Clinical and demographic correlates of medication and visit adherence in a large randomized controlled trial

Title: Clinical and demographic correlates of medication and visit adherence in a large randomized controlled trial
Authors: Whittle, Jeff
Yamal, José-Miguel
Williamson, Jeffrey D
Ford, Charles E
Probstfield, Jeffrey L
Beard, Barbara L
Marginean, Horia
Hamilton, Bruce P
Suhan, Pamela S
Davis, Barry R
Date: 2016-07-08
Abstract: Abstract Background Patient characteristics are associated with adherence, which has implications for planning clinical research or designing payment systems that reward superior outcomes. It is unclear to what extent clinician efforts to improve adherence can attenuate these associations. Methods To identify factors predicting visit and medication adherence in settings designed to optimize adherence, we did a retrospective analysis of participants in the Antihypertensive and Lipid-Lowering Treatment to Prevent Heart Attack Trial (ALLHAT). ALLHAT recruited participants at 632 sites in North America, Puerto Rico, and the U.S. Virgin Islands for random assignment to antihypertensive treatment with amlodipine, chlorthalidone, or lisinopril. Site investigators reported clinic characteristics at the time they applied to participate in the study and research coordinators used standardized methods to measure patient characteristics. We defined adequate visit adherence as attending at least 80 % of scheduled visits; adequate medication adherence was defined as taking 80 % or more of the randomly assigned medication at all study visits. Results The 31,250 ALLHAT participants eligible for the visit adherence analysis attended 78.5 % of scheduled study visits; 68.9 % attended more than 80 % of scheduled visits. Clinic setting was predictive of both forms of adherence; adherence was worst at private clinics; clinics that enrolled more study participants had superior adherence. Adjusting for clinic characteristics and clinical factors, women, younger participants, Blacks and smokers were less likely to have adequate visit adherence. Among the 28,967 participants eligible for the medication adherence analysis, 21,261 (73.4 %) reported adequate medication adherence. In adjusted analyses, younger and less educated participants, Blacks, and smokers were less likely to report adequate adherence. Conclusions Participant demographics were associated with adherence despite strenuous efforts to optimize adherence. Our results could inform decisions by researchers planning trials and policymakers designing payment systems. Trial registration NCT00000542 . Registered 27 October 1999.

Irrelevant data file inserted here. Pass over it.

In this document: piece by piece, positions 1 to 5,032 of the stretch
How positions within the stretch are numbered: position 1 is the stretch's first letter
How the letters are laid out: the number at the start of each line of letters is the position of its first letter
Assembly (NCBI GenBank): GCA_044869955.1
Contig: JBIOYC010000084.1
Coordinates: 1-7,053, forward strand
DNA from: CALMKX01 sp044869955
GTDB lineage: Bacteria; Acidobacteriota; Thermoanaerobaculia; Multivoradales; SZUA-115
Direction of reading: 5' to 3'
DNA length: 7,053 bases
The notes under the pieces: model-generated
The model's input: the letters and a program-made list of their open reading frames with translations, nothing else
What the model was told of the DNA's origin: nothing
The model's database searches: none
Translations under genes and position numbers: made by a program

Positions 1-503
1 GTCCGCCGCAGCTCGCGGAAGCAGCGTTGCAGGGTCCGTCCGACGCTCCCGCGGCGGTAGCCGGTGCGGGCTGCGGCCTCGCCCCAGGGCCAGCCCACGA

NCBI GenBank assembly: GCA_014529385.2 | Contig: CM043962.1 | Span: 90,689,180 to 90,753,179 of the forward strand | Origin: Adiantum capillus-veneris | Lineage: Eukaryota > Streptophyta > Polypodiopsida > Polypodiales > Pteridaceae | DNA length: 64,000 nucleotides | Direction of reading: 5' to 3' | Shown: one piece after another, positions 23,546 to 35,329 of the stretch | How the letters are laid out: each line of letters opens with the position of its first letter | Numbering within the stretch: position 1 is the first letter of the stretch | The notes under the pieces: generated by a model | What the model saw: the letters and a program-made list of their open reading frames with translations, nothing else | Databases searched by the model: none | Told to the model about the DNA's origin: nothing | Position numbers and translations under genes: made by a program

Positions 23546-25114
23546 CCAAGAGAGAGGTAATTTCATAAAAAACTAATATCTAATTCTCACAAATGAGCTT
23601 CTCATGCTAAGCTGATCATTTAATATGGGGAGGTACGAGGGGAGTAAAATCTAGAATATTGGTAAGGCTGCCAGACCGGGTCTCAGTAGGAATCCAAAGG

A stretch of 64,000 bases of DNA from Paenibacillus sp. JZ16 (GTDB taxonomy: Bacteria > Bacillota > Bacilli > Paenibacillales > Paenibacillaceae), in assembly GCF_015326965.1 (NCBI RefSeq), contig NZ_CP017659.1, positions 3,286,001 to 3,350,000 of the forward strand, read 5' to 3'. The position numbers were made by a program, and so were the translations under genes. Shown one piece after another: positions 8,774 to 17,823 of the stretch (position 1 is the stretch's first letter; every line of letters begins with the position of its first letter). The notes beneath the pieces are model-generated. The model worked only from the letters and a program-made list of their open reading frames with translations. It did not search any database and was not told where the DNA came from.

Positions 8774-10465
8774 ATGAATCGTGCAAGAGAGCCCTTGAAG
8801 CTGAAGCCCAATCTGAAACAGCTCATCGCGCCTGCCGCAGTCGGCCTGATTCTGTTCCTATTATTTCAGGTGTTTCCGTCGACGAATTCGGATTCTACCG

CollectionLibre accès - Publications // Open Access - Publications